Press Run: With regard to books, the copies printed by a press in any period(s) of its continuous operation during the printing of a job, i.e. a specific number ordered by a publisher. Since a book collector's only interest in a press run is whether it created any States which could determine Priority among the books printed during the run, some hedging needs to be introduced about what is "continuous operation". Book printed during the handpress period can almost be exempted from this discussion, but those printed after this period necessarily require that not all occasions on which a press is stopped should count as the end of a press run since the types of failure that a press could suffer have increased with the steady evolution toward more sophisticated presses. The temporary stopping of an old steam-powered press to repair a broken belt or replace a bad gasket in the engine, or the many possible temporary mechanical and electrical failures of modern presses, are all examples of stoppages which would result in no discernible differences between what was printed before and after. Thus, stoppages not in anyway affecting the printed product (not demarcating States) are not counted as relevant. The term is also used to refer to the number of copies printed in one such continuous operation.
 
Price-Clipped: Said of a Dustjacket that has had the publisher's suggested price clipped, which very most often appears in a corner of one of its inner flaps. Most commonly done by publishers and distributors themselves for various reasons, a much smaller number have been clipped before given as gifts. This is serious defects for collectors of first edtions who seek copies in the same complete condition as they were originally issued. Since Book Club Editions can often be identified by their dustjackets lacking a price on the corner of an innner flap, the absence of that corner raises the possibility that it was removed to conceal its more humble origins.
 
Printing: As a noun, the actual copies printed during any given Press Run. Any number of printings can be made of a particular Edition provided the same plates or typesetting are used for each. Confusion can arise because some publishers in the 19th and earlier part of the 20th centuries used edition rather than printing to designate what were actually later printings rather than later editions, e.g. the copyright page would state "Third Edition" with the book lacking any discernible differences from the prior "editions". Synonymous with Impression.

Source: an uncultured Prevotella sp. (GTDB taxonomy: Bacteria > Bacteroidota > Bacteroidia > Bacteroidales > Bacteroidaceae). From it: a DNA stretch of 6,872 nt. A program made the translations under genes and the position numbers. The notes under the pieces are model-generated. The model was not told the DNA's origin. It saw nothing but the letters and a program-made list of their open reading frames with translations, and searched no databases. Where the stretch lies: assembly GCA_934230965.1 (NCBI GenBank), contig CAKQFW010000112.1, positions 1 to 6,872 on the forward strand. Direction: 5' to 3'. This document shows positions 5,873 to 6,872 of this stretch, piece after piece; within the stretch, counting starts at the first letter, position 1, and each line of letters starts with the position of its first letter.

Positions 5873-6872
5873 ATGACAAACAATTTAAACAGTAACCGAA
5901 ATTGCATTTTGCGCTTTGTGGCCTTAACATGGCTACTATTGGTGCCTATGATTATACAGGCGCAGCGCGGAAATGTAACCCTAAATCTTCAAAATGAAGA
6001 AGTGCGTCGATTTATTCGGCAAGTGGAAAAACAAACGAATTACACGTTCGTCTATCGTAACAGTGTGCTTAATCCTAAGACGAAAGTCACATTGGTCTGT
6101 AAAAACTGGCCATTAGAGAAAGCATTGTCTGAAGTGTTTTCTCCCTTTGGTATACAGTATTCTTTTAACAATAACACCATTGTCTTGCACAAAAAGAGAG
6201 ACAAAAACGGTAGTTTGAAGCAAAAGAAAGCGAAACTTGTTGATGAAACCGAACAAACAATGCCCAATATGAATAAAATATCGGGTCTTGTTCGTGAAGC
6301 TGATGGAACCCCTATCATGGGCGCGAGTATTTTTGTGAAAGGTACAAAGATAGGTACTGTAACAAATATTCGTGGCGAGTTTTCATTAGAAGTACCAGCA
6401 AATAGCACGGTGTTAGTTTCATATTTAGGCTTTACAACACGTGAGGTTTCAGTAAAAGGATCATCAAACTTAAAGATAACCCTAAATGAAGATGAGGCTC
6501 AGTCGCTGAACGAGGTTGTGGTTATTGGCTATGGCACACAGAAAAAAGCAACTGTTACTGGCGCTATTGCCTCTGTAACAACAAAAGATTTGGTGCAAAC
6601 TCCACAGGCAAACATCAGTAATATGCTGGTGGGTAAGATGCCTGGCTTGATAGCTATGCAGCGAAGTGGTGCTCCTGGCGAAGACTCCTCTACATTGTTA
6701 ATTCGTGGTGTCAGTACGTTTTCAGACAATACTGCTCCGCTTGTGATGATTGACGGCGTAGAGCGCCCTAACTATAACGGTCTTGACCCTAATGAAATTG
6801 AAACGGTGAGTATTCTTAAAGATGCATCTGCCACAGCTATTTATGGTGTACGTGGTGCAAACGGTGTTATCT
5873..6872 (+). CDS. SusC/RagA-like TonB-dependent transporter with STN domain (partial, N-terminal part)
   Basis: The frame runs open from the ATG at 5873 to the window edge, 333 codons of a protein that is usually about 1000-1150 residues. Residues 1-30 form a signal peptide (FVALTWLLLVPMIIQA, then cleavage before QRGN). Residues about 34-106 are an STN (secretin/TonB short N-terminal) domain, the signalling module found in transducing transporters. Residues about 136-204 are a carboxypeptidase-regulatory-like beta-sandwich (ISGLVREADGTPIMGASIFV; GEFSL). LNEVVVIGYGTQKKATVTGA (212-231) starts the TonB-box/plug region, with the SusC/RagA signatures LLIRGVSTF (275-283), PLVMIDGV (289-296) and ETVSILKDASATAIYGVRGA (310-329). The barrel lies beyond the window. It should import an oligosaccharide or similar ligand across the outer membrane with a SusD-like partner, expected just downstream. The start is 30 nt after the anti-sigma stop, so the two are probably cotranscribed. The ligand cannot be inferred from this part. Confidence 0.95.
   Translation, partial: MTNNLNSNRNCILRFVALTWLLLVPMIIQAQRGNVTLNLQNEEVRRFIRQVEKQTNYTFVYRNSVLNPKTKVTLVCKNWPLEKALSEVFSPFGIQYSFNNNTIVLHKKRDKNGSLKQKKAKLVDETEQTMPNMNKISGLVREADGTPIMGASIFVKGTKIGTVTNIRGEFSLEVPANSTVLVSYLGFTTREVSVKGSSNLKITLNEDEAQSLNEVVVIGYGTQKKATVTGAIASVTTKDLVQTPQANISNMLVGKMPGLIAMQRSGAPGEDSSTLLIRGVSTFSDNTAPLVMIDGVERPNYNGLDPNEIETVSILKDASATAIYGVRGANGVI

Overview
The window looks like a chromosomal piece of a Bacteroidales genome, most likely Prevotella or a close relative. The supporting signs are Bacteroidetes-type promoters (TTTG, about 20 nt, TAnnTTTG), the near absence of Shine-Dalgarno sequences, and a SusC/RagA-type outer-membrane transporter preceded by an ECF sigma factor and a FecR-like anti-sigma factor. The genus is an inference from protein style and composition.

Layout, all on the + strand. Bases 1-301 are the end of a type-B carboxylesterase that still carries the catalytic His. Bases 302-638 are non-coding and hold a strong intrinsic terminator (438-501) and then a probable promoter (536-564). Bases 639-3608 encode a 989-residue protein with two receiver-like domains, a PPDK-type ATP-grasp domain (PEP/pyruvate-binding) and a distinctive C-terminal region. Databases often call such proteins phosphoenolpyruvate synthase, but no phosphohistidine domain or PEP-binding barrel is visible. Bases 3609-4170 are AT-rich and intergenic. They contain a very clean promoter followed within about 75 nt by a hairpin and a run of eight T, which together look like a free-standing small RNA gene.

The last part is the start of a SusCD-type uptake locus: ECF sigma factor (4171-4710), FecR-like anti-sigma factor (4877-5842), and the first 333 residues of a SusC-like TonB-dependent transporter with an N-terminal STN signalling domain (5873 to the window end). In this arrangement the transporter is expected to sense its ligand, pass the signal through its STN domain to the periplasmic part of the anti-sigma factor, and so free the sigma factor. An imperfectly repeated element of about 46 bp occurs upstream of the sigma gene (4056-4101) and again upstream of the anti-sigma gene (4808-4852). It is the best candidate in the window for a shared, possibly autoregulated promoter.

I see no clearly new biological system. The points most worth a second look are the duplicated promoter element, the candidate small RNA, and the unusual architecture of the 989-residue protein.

Priority: The status of a particular book with regard to its earliness among other Issues or States, each of which is characterized by a different set of Points. To say that a copy of a book in State C (defined by some set of points) has priority over a copy in State B (a different set of points) means that C was produced earlier than B. If State C and State B are said to have no priority, then there is no evidence yet available to determine which, if any, is earlier.
 
Private Press: An expression which once had a fairly clear reference to a small printer/publisher, or lone craftsperson, who eschewed the commercial book market in favor of producing small quantities of finely printed, special-interest, or otherwise limited market books. Today, the term has became so stretched as a marketing image that caution and research are advisable to determine which, if any, of the original characteristics a publisher may possess. There have been, however, many private presses over the years which deserve the reputation and respect the term once implied, so there are pleasant rewards for those willing to expend a little extra effort.
 
Privately Printed/Self-Published: A book printed at the expense of an individual or a group which was usually intended either for private circulation rather than public sale, or for sale to a limited market of interested persons through means other than commercial book market. Occasionally, some privately printed books are bought by book distributors from the author, but typically it is the person or the group who market and distribute such publication. Thus, the essential characteristic of a privately printed book is that the publisher is the author.
 
Promotional Wrapper: A dustjacket-like wrapper which wraps around a Dustjacket, the book itself, or a Slipcase. Such wrappers are generally about half the size of a dustjacket, and are used to promote the book itself (an auto-promotional wrapper), a related motion picture, another book by the same publisher, etc. Promotional wrappers are also found on magazines.
 
Provenance: The history of a particular book's ownership, possession, or custody. Aside from stolen books, provenance only becomes an issue when a book is represented as being one owned by somebody sufficiently important in themselves or someone related to the book in an important way. A full provenance (one providing a continuous account of the successive transfers of ownership, possession and custody from the book's origins to it's present status) is not necessary to support a book's value if the representation being made is limited to some lesser period of the book's history. A legitimate provenance must be supported by documentary rather than anecdotal or hearsay evidence, e.g. internal evidence such as signatures and bookplates, or external evidence like auction or booksellers' records and estate inventories.
 
Publisher: In its full sense, a person or business engaged in the complete production of books from the acquisition and editing of manuscripts through their distribution and marketing. Although the term brings to mind established publishing companies (often called Publishing Houses), it can apply to anyone who is responsible for performing or overseeing whatever activities are required to produce a one or more books. See Private Press and Privately Printed above.